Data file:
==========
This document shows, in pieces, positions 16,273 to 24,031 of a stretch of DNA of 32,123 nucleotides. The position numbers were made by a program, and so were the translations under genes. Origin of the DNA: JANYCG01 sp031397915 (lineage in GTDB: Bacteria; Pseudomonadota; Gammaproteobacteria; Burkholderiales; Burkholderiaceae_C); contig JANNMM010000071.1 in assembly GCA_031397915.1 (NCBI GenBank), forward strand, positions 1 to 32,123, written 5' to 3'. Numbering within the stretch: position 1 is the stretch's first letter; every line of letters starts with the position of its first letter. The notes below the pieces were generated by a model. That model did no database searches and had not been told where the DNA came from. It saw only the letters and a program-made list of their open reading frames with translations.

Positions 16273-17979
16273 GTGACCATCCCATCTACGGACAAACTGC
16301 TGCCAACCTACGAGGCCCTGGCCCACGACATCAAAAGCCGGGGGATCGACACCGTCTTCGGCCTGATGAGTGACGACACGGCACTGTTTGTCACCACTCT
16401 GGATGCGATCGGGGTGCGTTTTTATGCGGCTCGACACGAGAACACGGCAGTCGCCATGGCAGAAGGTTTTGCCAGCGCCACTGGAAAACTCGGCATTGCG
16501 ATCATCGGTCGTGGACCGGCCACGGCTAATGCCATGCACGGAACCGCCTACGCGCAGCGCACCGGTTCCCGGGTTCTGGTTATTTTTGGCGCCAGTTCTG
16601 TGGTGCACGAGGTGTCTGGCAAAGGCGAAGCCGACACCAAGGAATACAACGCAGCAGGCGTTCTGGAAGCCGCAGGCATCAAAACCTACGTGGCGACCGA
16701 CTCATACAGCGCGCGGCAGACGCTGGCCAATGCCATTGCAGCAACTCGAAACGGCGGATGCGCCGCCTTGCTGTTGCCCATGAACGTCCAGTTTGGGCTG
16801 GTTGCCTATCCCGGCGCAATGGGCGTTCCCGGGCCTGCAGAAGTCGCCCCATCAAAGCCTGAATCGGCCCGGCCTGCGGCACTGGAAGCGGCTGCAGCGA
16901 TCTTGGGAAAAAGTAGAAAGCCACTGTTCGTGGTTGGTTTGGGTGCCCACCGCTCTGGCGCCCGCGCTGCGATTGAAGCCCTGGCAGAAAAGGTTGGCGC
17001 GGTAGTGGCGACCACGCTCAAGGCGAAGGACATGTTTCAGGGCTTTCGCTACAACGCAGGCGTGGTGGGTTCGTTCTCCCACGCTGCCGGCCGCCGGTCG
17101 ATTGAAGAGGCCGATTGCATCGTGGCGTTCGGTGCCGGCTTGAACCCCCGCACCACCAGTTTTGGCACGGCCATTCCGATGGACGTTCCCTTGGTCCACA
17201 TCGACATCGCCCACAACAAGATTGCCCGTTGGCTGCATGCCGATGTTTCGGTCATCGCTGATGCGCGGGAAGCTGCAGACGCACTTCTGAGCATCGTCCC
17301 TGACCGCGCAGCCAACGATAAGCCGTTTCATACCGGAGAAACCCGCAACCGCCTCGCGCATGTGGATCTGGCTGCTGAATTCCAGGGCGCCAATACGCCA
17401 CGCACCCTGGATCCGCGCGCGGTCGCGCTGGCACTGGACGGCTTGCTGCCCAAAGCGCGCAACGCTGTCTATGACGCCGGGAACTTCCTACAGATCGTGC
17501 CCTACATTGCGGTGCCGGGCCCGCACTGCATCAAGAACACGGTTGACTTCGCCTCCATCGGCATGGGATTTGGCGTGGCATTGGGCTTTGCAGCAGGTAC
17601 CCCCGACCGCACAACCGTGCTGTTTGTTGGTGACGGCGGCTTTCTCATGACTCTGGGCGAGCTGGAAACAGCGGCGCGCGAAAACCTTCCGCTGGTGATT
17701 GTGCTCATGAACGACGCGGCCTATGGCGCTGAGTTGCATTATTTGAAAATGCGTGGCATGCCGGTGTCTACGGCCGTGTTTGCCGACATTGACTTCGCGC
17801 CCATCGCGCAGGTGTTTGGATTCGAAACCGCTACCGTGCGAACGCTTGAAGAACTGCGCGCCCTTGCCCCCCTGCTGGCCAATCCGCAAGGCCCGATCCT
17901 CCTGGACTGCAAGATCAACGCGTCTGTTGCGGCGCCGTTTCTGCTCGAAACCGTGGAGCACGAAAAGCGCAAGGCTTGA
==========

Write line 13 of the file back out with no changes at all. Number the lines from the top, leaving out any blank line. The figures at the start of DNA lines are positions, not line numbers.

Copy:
17201 TCGACATCGCCCACAACAAGATTGCCCGTTGGCTGCATGCCGATGTTTCGGTCATCGCTGATGCGCGGGAAGCTGCAGACGCACTTCTGAGCATCGTCCC